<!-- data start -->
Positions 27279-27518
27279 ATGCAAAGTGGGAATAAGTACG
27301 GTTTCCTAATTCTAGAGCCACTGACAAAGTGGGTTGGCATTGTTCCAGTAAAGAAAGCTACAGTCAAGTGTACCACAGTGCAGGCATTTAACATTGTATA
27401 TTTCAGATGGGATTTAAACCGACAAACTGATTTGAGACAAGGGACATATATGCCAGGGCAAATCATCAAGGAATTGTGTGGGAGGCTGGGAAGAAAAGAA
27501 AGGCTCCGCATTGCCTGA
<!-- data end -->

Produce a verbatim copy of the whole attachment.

Positions 27279-27518
27279 ATGCAAAGTGGGAATAAGTACG
27301 GTTTCCTAATTCTAGAGCCACTGACAAAGTGGGTTGGCATTGTTCCAGTAAAGAAAGCTACAGTCAAGTGTACCACAGTGCAGGCATTTAACATTGTATA
27401 TTTCAGATGGGATTTAAACCGACAAACTGATTTGAGACAAGGGACATATATGCCAGGGCAAATCATCAAGGAATTGTGTGGGAGGCTGGGAAGAAAAGAA
27501 AGGCTCCGCATTGCCTGA